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Harold Halibut is an enchanting claymation story that's too weird to put down

Harold Halibut
(Image credit: Slow Bros.)

Harold Halibut's opening cinematic is nostalgic if you were lucky enough to observe the claymation renaissance of the late '90s and '00s with shows like Wallace and Gromit, Rex the Runt, and Shaun the Sheep. But then the cutscene ends and nostalgia is swept away by astonishment, as you realize the handmade aesthetic continues seamlessly into the gameplay, almost like you're remote-controlling real-life figurines in a massive, compartmental set piece.

There's a lot going on in Harold Halibut, and the hour I spent playing the game for this hands-on preview gave me more questions than answers. You play as the titular Mr. Halibut, a lab assistant to Jeanne Mareaux, lead scientist on a massive spaceship submerged in an alien ocean. Mareaux wants to find a better home for the ship's inhabitants, and your goal at the start of the game is to find her some sort of space rock she needs to fuel the ship, but no one aboard the ship can be bothered to help you out.

Stepping out of the lab and into an elevator-like tube that fills with water and shuttles me to another area, I'm immediately distracted by a man berating a child in the middle of a hallway. I interact with the man and choose to defend the child, and the man launches into a crazed, unintelligible tirade about, I think, how I should mind my own business. Harold, as confused as I am watching the scene, is basically like, 'whoa, man. Chill,' and then walks off.

Harold Hali-butt of the joke 

Harold Halibut

(Image credit: Slow Bros.)

OK, back to finding that space rock. There's a strip mall-like hub within the ship that has a diner, a clothing store, an arcade, and some other shops. Walking into the clothing store, my playthrough is again hijacked by a bizarre commercial for some sportswear followed by a mandatory demo for an indoor snow-skiing simulator. I step into the stationary skis, the wind blows from an attached machine to simulate movement, I fall on my ass, and then I leave the store. "Be skiing ya," the shop owner puns. As far as I know, there's no other possible outcome at this point in the story. So… what about that space rock?

Later, I'm tasked with mediating an argument between partners, but in doing so I'm asked to take apart a 3D printer to figure out why it isn't working. After tediously removing a handful of screws from the back of the printer, I stick my screwdriver into the machine and get dealt an electric shock that sends Harold reeling. The person who asked me to fix the 3D printer enjoys a hearty laugh at my expense, so I ask if the 3D printer really needed fixing in the first place. "Maaaaybeeeee," they reply. What in god's name is happening, I ask myself.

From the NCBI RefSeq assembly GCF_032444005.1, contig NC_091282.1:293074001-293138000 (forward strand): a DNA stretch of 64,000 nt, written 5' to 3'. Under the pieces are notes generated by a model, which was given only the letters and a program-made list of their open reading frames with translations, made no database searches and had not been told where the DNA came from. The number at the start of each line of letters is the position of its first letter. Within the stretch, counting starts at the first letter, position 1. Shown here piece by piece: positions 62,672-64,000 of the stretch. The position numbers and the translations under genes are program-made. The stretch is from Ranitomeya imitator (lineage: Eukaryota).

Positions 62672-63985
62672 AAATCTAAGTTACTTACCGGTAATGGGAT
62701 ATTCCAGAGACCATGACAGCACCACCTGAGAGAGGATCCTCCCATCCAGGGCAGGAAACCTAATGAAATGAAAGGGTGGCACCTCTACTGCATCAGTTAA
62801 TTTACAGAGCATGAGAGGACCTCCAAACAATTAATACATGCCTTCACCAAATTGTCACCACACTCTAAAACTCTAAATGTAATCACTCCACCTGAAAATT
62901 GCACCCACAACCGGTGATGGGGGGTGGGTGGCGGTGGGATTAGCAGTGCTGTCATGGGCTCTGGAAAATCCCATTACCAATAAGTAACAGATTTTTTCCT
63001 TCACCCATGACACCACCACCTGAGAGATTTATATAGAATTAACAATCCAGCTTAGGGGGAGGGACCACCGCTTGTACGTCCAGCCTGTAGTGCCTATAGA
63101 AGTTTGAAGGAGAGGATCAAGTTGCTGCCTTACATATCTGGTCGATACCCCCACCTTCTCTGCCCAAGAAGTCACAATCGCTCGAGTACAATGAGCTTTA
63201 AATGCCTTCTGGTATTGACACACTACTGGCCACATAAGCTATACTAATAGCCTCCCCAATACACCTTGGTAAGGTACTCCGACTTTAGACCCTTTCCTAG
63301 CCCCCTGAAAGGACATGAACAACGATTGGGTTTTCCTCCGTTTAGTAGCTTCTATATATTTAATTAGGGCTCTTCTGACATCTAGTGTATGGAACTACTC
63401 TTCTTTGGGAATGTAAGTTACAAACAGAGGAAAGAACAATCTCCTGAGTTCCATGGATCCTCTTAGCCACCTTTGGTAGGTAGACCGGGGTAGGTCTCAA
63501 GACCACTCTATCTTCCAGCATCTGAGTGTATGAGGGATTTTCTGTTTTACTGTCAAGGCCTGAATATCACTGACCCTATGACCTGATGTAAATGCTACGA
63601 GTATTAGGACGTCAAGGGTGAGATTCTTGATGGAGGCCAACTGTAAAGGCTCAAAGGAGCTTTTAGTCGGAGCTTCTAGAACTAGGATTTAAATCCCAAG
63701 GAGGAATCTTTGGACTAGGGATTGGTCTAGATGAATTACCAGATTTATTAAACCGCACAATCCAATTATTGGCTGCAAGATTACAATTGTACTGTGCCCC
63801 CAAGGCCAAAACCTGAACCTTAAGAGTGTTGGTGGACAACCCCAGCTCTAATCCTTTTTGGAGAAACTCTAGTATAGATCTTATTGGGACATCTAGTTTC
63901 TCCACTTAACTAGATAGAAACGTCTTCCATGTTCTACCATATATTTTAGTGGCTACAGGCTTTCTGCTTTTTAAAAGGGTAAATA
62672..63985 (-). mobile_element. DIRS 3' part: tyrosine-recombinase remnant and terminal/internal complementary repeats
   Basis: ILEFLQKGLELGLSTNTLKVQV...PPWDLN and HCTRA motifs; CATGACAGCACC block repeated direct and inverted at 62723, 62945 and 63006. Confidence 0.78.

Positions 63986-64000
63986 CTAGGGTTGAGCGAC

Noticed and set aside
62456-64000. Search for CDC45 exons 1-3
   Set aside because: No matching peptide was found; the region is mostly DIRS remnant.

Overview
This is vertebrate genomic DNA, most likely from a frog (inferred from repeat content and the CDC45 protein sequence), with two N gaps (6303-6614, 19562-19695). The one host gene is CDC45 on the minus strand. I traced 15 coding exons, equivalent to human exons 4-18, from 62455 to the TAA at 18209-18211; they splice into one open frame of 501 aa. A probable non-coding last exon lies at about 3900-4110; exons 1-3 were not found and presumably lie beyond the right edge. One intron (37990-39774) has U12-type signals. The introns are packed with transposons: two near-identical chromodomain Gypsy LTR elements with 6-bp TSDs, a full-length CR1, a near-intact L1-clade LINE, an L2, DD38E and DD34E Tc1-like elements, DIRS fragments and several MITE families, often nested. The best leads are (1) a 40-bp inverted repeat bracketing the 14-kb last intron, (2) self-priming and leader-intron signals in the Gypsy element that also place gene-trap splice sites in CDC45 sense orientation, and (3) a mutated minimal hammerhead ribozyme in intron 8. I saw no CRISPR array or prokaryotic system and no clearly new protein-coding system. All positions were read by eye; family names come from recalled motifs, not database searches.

Just before my preview session ends, the space rock for which I had labored through so many strange, often humiliating distractions, is stolen. You'd think I'd be frustrated, not only that a thief is on the loose with the key to escaping my underwater prison, but that so many of my fellow neighbors see it fit to horse around and play pranks on me while I desperately fight for a better life for their ungrateful asses. But really I was just disappointed that my time with Harold Halibut had come to an end.

Don't wake me up 

Harold Halibut

(Image credit: Slow Bros.)

Again, I was only blessed with about an hour of this wonderfully unique game, but in that time I did almost nothing aside from wander around a city-sized ship and talk to people. Movement is a little clunky and there are some awkward animations, and yet I enjoyed every minute of my time with Harold Halibut. I'd only interacted with a few characters for a few minutes each, but I was desperate to learn more about them. That's mostly thanks to smart writing that gives every character a distinct personality and plenty of hilariously confounding things to say. At first, the little clay people were obstacles to my goal of finding that space rock, but by the end, they were the main attraction. It's the friends we meet along the way... or something like that.

It also can't be overstated what a treat it is just to look at Harold Halibut in motion. During the Future Games Show, the developers explained some of the processes behind creating such a one-of-a-kind aesthetic, and it's a fascinating watch, but it doesn't make playing the game any less magical. If I hadn't taken notes during the demo, I might question whether I actually played a game or simply woke up from a melatonin-induced fever dream, but I'm happy to know Harold Halibut really exists, and that according to developer Slow Bros., it's coming "soonish."

Jordan Gerblick

After scoring a degree in English from ASU, I worked in - *shudders* - content management while freelancing for places like SFX Magazine, Screen Rant, Game Revolution, and MMORPG. Now, as GamesRadar's Arizona-based Staff Writer, I'm responsible for managing the site's western regional executive branch, AKA my apartment, and writing about whatever horror game I'm too afraid to finish.